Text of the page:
As I write that, I just realized those are three “E’s” and I’m now adopting the three “E’s” as being the central building blocks of my leadership theory and paradigm.   Actually “The Three E’s” speaks to what this blog mostly is about so I’m glad to stumble upon such a concise way of explaining that!

Here’s a few questions to think about your own leadership context and your own leadership development in that context.  Give special attention today to the third question!

So where do you see the “Borg”?  Do you see forces of the collective at work on your team?  In your organization?  In your ministry?  In your family?

Have you surrendered your sense of self because you’ve bought into the lie that resistance is futile? How do you nurture your self in the context of your community or organization without totally going extreme in the other direction and cutting off emotionally completely?

Bad Blurbs, Diversity,&Conflict Resolution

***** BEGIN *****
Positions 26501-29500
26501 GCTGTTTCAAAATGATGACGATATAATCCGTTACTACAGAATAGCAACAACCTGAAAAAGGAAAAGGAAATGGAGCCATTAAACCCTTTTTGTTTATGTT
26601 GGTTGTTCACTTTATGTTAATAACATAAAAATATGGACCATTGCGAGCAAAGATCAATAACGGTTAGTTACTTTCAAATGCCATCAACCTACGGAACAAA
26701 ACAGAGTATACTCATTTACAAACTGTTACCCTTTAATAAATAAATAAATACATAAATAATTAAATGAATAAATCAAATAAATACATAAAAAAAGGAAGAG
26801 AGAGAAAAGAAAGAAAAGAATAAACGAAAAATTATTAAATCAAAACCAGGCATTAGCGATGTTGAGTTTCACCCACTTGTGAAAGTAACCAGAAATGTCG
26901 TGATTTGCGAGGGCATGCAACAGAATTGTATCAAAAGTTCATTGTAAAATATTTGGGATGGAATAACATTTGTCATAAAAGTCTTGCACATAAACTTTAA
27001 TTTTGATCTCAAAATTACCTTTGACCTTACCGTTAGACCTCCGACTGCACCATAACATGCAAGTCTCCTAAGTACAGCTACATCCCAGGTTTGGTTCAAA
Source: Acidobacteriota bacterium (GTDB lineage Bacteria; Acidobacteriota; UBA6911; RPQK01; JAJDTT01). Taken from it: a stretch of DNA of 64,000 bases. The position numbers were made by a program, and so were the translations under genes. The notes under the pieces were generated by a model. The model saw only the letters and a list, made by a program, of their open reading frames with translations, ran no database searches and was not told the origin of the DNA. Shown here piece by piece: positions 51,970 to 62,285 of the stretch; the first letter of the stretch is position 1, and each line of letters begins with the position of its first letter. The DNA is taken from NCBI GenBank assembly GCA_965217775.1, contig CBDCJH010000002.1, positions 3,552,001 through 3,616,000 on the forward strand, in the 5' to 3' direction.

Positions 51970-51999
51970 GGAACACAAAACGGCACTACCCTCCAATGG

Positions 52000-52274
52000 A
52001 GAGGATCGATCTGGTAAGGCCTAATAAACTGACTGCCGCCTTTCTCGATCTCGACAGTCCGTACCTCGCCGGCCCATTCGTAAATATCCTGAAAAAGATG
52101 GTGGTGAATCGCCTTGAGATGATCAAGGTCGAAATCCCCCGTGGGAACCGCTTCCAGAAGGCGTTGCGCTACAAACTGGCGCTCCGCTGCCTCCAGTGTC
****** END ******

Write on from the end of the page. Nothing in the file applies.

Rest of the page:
Have you thought about the “right” way to handle conflict in your relationships lately?I’ve been thinking about conflict in the midst of cross-cultural dynamics lately as I’ve been privy to hear some people processing through some of the ways they’ve struggled to find a voice in the midst of conflict and tension because their preferred communication styles or other values end up taking a back seat to majority culture norms – most notably direct communication and I’ll add open expression of anger and other negative emotions.There’s a well known conflict resolution book that really is very, very good. But in recent versions of the book it has one of the most foolish book endorsements on the back I’ve ever seen. Not only does it reveal significant cultural ignorance, but it betrays such narrow and limited thinking and perspective. Here’s the gist of the endorsement. “This book is an amazing treatment of this topic that draws out what the Scriptures have to say. Nothing else ever needs to be written about this topic now that we have this book!”It’s a great book. I agree with that. But it doesn’t involve thorough discussions about conflict and culture. Those dynamics alone merit dozens more if not hundreds more books.I was reminded of the significance of this in my own team recently as we navigated some tension and I would say conflict – even though perhaps all of us ultimately shared similar values on things, there were things that were set in motion that upset the apple cart a bit.One of those things was authority. Have you ever thought about how power influences conflict resolution?One of those things was direct versus indirect communication? People can talk about what’s “biblical” all day long, but when you look at people who are literally silenced by overly direct or maybe even blunt communication then you might have to rethink your assumptions. I’m in the direct and often blunt category and it’s a challenge to work through some of this. But the question I have to come back to is – do I want my own voice more or do I want to draw out other voices for the sake of community and unity?Another thing is emotion. I’ve been thinking about this because when there is injustice, I have the mentality of a middle linebacker. I am somewhat phlegmatic by nature so I’m not going to physically get wild, but I can get intense and have no problem expressing anger – whether it’s for myself or on behalf of others who may not be able to do it for themselves. I do believe someone has to give voice to the injustice and I’ve got no problem doing that. I’ll get much more angry for others than I would for myself. However – not all people are empowered by someone getting fired up and expressing that kind of honest or raw emotion, even when it’s in the realm of holy discontent. It doesn’t mean I should be silent, but if I care about community that there is dialogue to enter into. Rather than taking the posture of Elijah and start calling down fire from heaven, maybe I take a more calculated approach to giving a voice to what is being experienced.I’m comfortable being fired up. I actually like it. It’s part of my wiring to feel alive when I advocate and fight for others or even to just fight unethical uses of power in general. But I saw first hand what happened when I expressed the passion within me to some people on my team and it might have qualified as a stumbling block in some ways because the emotion carried with in some power even though I wasn’t angry with anyone on my team or in a bad space personally. My emotions paralyzed others because of the strength and intensity in which I shared them. It felt good to me to fight for others, but it set things in motion that silenced others and we had to work through what happened. I’m thinking, “Why aren’t you all getting fired up too!” But that wasn’t the way some of them are wired to engage the issues on table.Being part of community means submitting preferences and styles at times to make sure others are learning to have their own voice. I appreciate having a team that I get to work with that have the kind of people that value that and create space for dialogue even though many of us function in very different ways. That’s true community in my mind.But if you have a “take” on conflict resolution or on Matthew 18 and think it’s black and white or you think there’s nothing more that needs to be taught but the things that you have learned or grown to like, then you’re walking in a myopic wonderland….and chances are you’re marginalizing people in ways and unintentionally silencing others while you’re at it.What thought do you have on this area? Have you had experiences that have helped you learn how to navigate some of these differences when conflict is in the air?